Until recently, my knowledge of carbon offsets and carbon neutrality was limited, but I knew they were important factors in adapting to climate change. This brought me to do some research, and what I found was interesting and helped me gain perspective. It’s no secret that carbon emissions have been on the rise, but there are more and more ways to bring them back down. Major companies now have the power and resources to work towards a solution, even the airline industry.
What are Carbon Offsets?
In simple terms, carbon offsets are investments into various projects that reduce greenhouse gases, like forestry or capturing emissions. These projects collect carbon and then convert it to energy, in the case of replanting trees it’s done by photosynthesis. Renewable energy certificates (RECs) are often categorized with carbon offsets, but are a different concept as they don’t remove carbon, but prevent it’s production by powering solar, wind, and other clean energy sources.
When a company is carbon neutral, it either means that they have invested into carbon offsets or RECs to bring their net emissions to zero or that they have found a way not to produce emissions at all. If they are investing into carbon offsets it doesn’t mean they don’t produce any greenhouse gases, they’re simply calculating their carbon output and paying to have that amount of carbon removed from the atmosphere.
How Carbon Offsets Apply to Air Travel
In 2019 the aviation industry contributed 915 million tons of CO2 emissions worldwide, a significant increase from previous years. It’s even expected that Airline emissions will nearly triple by 2050. I often feel guilty for traveling as much as I do and working in the aviation industry, when we are facing a big climate crisis. I’m sure I’m not alone in the sentiment that we desperately need a solution.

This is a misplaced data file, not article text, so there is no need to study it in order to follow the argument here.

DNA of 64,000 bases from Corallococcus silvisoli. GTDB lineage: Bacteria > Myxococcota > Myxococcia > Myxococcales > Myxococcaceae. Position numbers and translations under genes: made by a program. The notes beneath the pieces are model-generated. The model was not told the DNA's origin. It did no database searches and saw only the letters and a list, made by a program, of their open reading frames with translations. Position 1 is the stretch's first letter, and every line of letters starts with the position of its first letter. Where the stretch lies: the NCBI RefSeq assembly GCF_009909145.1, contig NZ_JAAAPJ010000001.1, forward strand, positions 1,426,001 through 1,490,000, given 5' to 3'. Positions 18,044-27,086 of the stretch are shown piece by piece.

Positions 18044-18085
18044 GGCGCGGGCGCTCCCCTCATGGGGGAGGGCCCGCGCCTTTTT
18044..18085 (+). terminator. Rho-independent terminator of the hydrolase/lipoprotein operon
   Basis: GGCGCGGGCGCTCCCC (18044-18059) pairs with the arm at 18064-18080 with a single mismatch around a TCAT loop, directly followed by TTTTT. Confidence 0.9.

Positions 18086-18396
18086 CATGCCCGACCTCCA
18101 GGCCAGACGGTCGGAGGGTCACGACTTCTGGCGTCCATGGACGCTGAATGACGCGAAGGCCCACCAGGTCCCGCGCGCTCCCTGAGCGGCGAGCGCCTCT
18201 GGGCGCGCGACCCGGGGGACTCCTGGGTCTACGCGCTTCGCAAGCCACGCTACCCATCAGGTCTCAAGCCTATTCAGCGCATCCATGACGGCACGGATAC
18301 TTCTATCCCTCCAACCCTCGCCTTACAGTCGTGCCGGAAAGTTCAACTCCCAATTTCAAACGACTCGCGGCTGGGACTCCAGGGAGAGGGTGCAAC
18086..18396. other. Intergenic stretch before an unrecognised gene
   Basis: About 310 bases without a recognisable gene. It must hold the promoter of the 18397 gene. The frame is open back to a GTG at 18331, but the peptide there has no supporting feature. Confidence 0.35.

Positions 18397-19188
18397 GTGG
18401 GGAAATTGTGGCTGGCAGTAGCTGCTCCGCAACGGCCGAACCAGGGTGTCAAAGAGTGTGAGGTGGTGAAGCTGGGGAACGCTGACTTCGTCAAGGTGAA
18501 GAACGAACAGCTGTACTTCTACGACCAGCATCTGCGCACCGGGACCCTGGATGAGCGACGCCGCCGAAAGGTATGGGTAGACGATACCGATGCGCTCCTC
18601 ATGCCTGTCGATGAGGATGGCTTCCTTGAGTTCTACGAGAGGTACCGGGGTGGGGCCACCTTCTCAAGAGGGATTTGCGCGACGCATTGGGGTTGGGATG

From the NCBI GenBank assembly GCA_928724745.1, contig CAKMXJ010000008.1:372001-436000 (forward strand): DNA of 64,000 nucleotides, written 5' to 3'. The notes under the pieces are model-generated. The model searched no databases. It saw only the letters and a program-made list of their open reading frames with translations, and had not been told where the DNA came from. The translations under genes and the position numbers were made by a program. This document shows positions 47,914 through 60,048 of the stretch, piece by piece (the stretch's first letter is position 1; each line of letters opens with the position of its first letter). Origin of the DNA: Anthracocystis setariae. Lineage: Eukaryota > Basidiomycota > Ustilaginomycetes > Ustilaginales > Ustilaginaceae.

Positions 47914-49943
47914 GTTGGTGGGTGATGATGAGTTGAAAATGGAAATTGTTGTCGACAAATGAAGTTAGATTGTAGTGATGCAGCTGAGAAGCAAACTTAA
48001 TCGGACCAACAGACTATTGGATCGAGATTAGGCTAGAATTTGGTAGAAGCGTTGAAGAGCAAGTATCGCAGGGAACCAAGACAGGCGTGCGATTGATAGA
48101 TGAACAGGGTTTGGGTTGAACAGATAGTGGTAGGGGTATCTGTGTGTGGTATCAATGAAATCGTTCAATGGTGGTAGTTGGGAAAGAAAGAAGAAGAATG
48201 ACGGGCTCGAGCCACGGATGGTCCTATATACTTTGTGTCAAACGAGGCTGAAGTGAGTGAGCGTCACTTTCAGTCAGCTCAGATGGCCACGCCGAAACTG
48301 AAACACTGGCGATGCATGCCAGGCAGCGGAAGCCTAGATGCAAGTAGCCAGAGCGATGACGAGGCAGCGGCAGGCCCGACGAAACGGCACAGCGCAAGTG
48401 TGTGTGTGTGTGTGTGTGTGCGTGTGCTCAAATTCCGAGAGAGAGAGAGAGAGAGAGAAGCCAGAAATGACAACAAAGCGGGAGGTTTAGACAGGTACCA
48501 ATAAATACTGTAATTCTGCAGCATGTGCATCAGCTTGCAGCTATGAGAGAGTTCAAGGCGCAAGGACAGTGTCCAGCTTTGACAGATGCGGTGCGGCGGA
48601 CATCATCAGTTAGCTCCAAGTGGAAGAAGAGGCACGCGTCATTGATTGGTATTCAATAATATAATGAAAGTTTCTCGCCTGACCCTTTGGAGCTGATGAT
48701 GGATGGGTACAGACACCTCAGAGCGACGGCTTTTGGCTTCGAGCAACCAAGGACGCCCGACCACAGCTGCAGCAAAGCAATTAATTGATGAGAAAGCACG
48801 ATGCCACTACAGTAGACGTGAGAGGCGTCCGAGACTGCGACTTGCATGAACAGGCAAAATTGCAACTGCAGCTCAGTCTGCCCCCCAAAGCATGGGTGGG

Just recently, a major U.S. airline has become the first in the country to claim carbon neutrality, which is a major step in the right direction. According to their website, they are investing in and fueling all flights leaving out of San Francisco with sustainable airline fuel (SAF) made by Neste, a Finland based company that produces renewable diesel and SAF from waste materials.
The airline is also investing into solar and wind energy farms, forestry conservation projects, and landfill gas capture. As this company continues to work with environmental groups, I hope it encourages other airlines to make this change of buying carbon offsets to balance flight emissions. While it’s important for us to do our best to reduce our carbon footprints individually, it’s time for major corporations to take accountability.